Discovering metabolic disease gene interactions by correlated effects on cellular morphology.
OBJECTIVE: Impaired expansion of peripheral fat contributes to the pathogenesis of insulin resistance and Type 2 Diabetes (T2D). We aimed to identify novel disease-gene interactions during adipocyte differentiation.
METHODS: Genes in disease-associated loci for T2D, adiposity and insulin resistance were ranked according to expression in human adipocytes. The top 125 genes were ablated in human pre-adipocytes via CRISPR/CAS9 and the resulting cellular phenotypes quantified during adipocyte differentiation with high-content microscopy and automated image analysis. Morphometric measurements were extracted from all images and used to construct morphologic profiles for each gene.
RESULTS: Over 10 morphometric measurements were obtained. Clustering of the morphologic profiles accross all genes revealed a group of 14 genes characterized by decreased lipid accumulation, and enriched for known lipodystrophy genes. For two lipodystrophy genes, BSCL2 and AGPAT2, sub-clusters with PLIN1 and CEBPA identifed by morphological similarity were validated by independent experiments as novel protein-protein and gene regulatory interactions.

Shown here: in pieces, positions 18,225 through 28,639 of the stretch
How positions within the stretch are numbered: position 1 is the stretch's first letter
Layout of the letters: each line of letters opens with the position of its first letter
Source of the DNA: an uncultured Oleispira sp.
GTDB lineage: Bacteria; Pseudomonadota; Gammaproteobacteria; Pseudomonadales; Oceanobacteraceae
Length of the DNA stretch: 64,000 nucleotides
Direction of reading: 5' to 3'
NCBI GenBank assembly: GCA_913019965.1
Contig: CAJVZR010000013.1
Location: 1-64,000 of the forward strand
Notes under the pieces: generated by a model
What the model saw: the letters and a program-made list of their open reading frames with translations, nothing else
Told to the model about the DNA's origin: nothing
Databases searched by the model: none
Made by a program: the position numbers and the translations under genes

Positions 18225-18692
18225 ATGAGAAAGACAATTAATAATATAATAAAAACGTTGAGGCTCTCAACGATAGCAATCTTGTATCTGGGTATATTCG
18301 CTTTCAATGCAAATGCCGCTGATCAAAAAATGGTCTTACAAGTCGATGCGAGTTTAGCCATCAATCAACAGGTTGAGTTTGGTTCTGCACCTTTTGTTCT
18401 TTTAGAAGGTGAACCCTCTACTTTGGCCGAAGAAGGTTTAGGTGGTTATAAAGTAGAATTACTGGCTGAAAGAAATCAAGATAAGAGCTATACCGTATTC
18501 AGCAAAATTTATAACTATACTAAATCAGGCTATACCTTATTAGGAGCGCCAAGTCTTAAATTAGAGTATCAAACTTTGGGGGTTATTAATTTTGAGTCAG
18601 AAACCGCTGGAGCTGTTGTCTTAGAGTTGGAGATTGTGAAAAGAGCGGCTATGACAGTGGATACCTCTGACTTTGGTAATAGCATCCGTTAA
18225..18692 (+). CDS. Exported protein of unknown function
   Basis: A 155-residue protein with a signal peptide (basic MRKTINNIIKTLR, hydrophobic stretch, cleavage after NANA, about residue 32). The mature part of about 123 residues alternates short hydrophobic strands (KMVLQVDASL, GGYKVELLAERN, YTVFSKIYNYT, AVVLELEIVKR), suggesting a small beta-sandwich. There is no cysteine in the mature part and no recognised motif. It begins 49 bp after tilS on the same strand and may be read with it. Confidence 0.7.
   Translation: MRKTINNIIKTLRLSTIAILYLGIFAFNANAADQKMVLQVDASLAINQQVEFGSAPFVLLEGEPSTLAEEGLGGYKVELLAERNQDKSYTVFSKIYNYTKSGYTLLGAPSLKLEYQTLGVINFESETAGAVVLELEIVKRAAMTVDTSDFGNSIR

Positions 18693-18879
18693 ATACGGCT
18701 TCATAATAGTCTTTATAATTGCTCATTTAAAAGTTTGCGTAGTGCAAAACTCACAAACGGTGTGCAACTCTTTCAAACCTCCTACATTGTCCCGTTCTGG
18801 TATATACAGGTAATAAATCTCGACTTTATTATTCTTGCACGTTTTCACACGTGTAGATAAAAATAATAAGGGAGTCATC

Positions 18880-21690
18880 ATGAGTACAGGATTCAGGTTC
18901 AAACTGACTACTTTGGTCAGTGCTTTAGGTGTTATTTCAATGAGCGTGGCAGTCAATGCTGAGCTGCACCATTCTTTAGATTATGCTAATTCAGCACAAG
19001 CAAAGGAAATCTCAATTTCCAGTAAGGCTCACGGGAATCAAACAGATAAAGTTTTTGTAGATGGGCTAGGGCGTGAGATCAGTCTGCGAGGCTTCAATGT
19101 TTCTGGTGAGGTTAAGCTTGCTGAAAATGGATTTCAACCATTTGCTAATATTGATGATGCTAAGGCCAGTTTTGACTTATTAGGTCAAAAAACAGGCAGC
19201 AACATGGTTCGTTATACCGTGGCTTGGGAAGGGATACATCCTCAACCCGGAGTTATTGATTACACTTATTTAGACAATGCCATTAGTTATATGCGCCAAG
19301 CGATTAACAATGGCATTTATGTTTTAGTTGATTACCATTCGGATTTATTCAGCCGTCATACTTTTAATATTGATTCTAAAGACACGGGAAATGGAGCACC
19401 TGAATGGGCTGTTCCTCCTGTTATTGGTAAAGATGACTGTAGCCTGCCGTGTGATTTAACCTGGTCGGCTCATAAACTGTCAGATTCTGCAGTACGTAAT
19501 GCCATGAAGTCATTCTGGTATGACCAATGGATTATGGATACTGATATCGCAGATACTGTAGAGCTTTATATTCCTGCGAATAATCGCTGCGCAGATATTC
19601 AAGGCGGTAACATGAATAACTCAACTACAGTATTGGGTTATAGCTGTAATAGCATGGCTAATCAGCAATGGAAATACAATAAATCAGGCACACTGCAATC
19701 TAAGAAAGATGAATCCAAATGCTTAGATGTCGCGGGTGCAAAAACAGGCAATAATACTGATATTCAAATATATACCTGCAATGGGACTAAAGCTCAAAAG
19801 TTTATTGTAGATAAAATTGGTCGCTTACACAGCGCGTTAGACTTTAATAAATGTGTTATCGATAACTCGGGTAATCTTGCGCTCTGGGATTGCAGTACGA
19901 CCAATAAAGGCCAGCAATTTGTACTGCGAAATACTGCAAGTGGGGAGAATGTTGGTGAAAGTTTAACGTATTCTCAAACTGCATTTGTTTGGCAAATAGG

CONCLUSIONS: A morphometric approach in adipocytes can resolve multiple cellular mechanisms for metabolic disease loci; this approach enables mechanistic interrogation of the hundreds of metabolic disease loci whose function still remains unknown.
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K08 DK102877 / DK / NIDDK NIH HHS / United States
MR/L002620/1 / Medical Research Council / United Kingdom